Milk Allergy in Infantsenparentshttps://kidshealth.org/EN/images/headers/P-babyMilkAllergy-enHD-AR2.jpgAlmost all infants are fussy at times. But some are very fussy because they have an allergy to the protein in cow's milk, which is the basis for most commercial baby formulas.milk allergy, formula protein allergy, formula protein intolerance, cow's milk protein allergy, allergic to formula, lactose intolerance, lactose intolerant, newborns, feeding, bottlefeed, bottle feed, breast feed, breastfeed, breast milk, nurse, hives, wheals, stools, skin test, allergic, allergic reaction, sensitivity, food allergy, diarrheas, gas, vomits, digests, proteins, caseins, amino acids, baby formulas, hypoallergenic formulas, soy, soy milk, colicky, colic, fussy, immune systems, allergies, anaphylaxis, swelling, triggers, dairy, dietitians, fda, homemade formulas, CD1Allergy, CD1Nutrition, CD1Allergy, CD1Nutrition, CD1Gastroenterology07/31/200010/08/201809/02/2019Michelle Clark, MD and Hillary B. Gordon, MD09/03/201861e0a090-3b09-4e26-a53e-a0dc3945e818https://kidshealth.org/ws/RadyChildrens/en/parents/milk-allergy.html/<h3>What Is a Milk Allergy?</h3> <p><span style="font-size: 1em;">When a baby is allergic to milk, it means that his or her&nbsp;</span><a href="https://kidshealth.org/ws/RadyChildrens/en/parents/immune.html/" style="font-size: 1em;">immune system</a><span style="font-size: 1em;">, which normally fights infections, overreacts to proteins in cow's milk. Every time the child has milk, the body thinks these proteins are harmful invaders and works hard to fight them. This causes an </span><strong style="font-size: 1em;">allergic reaction</strong><span style="font-size: 1em;"> in which the body releases chemicals like </span> histamine <span style="font-size: 1em;">.</span></p> <p>Cow's milk is in most baby formulas. Babies with a milk allergy often show their first symptoms days to weeks after they first get cow milk-based formula. <a href="https://kidshealth.org/ws/RadyChildrens/en/parents/breast-bottle-feeding.html/">Breastfed</a> infants have a lower risk of having a milk allergy than formula-fed babies.</p> <p>People of any age can have a milk allergy, but it's more common in young children. Many kids outgrow it, but some don't.</p> <p>If your baby has a milk allergy, keep two <strong>epinephrine auto-injectors</strong> on hand in case of a <a href="https://kidshealth.org/ws/RadyChildrens/en/parents/anaphylaxis.html/">severe reaction</a> (called anaphylaxis). An epinephrine auto-injector is an easy-to-use prescription medicine that comes in a container about the size of a large pen. Your doctor will show you how to use it.</p> <h3>What Are the Signs &amp; Symptoms of a Milk Allergy?</h3> <p>In children who show symptoms shortly after they have milk, an allergic reaction can cause:</p> <ul> <li>wheezing</li> <li>trouble breathing</li> <li>coughing</li> <li>hoarseness</li> <li>throat tightness</li> <li>stomach upset</li> <li>vomiting</li> <li>diarrhea</li> <li>itchy, watery, or swollen eyes</li> <li><a href="https://kidshealth.org/ws/RadyChildrens/en/parents/hives.html/">hives</a></li> <li>swelling</li> <li>a drop in blood pressure causing lightheadedness or loss of consciousness</li> </ul> <p>The severity of allergic reactions to milk can vary. The same child can react differently with each exposure. This means that even though one reaction was mild, the next could be more severe and even life-threatening.</p> <p>Children also can have:</p> <ul> <li>an <a href="https://kidshealth.org/ws/RadyChildrens/en/parents/allergy-intolerance.html/">intolerance</a> to milk in which symptoms — such as loose stools, blood in the stool, refusal to eat, or irritability or colic — appear hours to days later</li> <li><a href="https://kidshealth.org/ws/RadyChildrens/en/parents/lactose.html/">lactose intolerance</a>, which is when the body has trouble digesting milk</li> </ul> <p>If you're not sure if your child has an intolerance versus an allergy, talk to your doctor.</p> <h3>If Your Child Has an Allergic Reaction</h3> <p>If your child has symptoms of an allergic reaction, follow the food allergy action plan your doctor gave you.</p> <p>If your child has symptoms of a serious reaction (like swelling of the mouth or throat or difficulty breathing, or symptoms involving two different parts of the body, like hives with vomiting):</p> <ul class="kh_longline_list"> <li><strong>Give the epinephrine auto-injector</strong> right away. Every second counts in an allergic reaction.</li> <li>Then,&nbsp;<strong>call 911</strong> or take your child to the <a href="https://kidshealth.org/ws/RadyChildrens/en/parents/emergency-room.html/">emergency room</a>. Your child needs to be under medical supervision because, even if the worst seems to have passed, a second wave of serious symptoms can happen.</li> </ul> <h3>How Is a Milk Allergy Diagnosed?</h3> <p>If you think your infant is allergic to milk, call your baby's doctor. He or she will ask you questions and talk to you about what's going on. After the doctor examines your baby, some <a href="https://kidshealth.org/ws/RadyChildrens/en/parents/labtest8.html/">stool tests</a> and <a href="https://kidshealth.org/ws/RadyChildrens/en/parents/test-immunoglobulin-e.html/">blood tests</a> might be ordered. The doctor may refer you to <strong>an allergist </strong>(a doctor who specializes in treating allergies).</p> <p>The allergist might do <a href="https://kidshealth.org/ws/RadyChildrens/en/parents/skin-test.html/">skin testing</a>. In skin testing, the doctor or nurse will place a tiny bit of milk protein on the skin, then make a small scratch on the skin. If your child reacts to the allergen, the skin will swell a little in that area like an insect bite.</p> <p>If the allergist finds that your baby is at risk for a serious allergic reaction, epinephrine auto-injectors will be prescribed.</p> <h3>Avoiding a Milk Allergy Reaction</h3> <h4>If You're Breastfeeding</h4> <p>If your breastfed infant has a milk allergy, talk to the allergist before changing your diet.</p> <h4>If You're Formula Feeding</h4> <p>If you're <a href="https://kidshealth.org/ws/RadyChildrens/en/parents/formulafeed-starting.html/">formula feeding</a>, your doctor may advise you to switch to an <strong>extensively hydrolyzed formula&nbsp;</strong>or an <strong>amino acid-based formula</strong> in which the proteins are broken down into particles so that the formula is less likely to trigger an allergic reaction.</p> <p>You also might see &quot;partially hydrolyzed&quot; formulas, but these aren't truly hypoallergenic and can lead to a significant allergic reaction.</p> <p>If you're concerned about a milk allergy, it's always best to talk with your child's doctor and work together to choose a formula that's safe for your baby.</p> <p>Do not try to make your own formula. Commercial formulas are approved by the U.S. Food and Drug Administration (FDA) and created through a very specialized process that cannot be duplicated at home. Other types of milk that might be safe for an older child with a <a href="https://kidshealth.org/ws/RadyChildrens/en/parents/milkallergy.html/">milk allergy</a>&nbsp;are <strong>not</strong> safe for infants.</p> <p>If you have any questions or concerns, talk with your child's doctor.</p>Alergia a la leche en bebésLa alergia a la leche la pueden padecer personas de todas la edades; de todos modos, se trata de un tipo de alergia que abunda más en los lactantes (la padecen entre el 2% y el 3%), aunque la mayoría de ellos la supera con la edad.https://kidshealth.org/ws/RadyChildrens/es/parents/milk-allergy-esp.html/e4ab4c0e-6ee9-48a6-b38f-dd7237d52fbf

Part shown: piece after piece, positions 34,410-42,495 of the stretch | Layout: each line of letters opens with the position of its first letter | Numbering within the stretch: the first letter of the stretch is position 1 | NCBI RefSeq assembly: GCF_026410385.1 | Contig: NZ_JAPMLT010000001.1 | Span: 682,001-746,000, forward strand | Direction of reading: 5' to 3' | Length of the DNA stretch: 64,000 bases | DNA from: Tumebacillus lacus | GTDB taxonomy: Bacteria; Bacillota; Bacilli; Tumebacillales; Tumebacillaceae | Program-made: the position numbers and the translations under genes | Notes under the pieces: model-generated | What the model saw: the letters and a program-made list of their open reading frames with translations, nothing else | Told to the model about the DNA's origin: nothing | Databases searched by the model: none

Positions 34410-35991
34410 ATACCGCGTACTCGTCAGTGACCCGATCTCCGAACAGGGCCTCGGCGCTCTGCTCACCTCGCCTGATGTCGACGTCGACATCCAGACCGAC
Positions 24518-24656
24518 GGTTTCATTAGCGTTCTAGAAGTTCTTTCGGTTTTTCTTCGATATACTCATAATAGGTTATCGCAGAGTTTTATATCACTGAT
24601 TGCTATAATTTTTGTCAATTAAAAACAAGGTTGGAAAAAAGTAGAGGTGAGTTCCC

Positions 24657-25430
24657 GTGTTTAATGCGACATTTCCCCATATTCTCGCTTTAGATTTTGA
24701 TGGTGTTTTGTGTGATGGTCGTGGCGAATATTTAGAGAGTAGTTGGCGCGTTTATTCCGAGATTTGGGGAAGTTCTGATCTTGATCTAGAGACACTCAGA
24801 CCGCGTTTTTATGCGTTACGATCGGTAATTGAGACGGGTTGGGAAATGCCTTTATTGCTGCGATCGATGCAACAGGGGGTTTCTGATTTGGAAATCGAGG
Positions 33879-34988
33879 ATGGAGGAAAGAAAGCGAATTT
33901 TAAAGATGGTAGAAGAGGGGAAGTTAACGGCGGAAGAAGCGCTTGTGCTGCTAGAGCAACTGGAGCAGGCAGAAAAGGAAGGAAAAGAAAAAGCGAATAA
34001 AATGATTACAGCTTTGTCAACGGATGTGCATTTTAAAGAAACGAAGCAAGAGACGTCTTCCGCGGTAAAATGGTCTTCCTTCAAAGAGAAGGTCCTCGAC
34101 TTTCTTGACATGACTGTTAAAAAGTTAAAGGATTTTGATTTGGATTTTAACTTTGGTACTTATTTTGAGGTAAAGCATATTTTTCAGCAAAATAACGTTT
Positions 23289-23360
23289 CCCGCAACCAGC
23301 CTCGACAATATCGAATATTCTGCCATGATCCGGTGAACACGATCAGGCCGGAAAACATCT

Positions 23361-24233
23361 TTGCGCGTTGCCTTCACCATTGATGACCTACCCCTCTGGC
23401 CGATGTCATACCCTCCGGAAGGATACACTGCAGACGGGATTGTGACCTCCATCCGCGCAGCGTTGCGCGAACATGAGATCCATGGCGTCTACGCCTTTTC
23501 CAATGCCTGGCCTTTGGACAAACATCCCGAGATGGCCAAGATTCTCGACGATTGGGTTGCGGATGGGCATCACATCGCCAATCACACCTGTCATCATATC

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A Guide for First-Time ParentsIf you're a first-time parent, put your fears aside and get the basics in this guide about burping, bathing, bonding, and other baby-care concerns.https://kidshealth.org/ws/RadyChildrens/en/parents/guide-parents.html/186709b2-0cb2-41a0-b9be-86c9ca129a57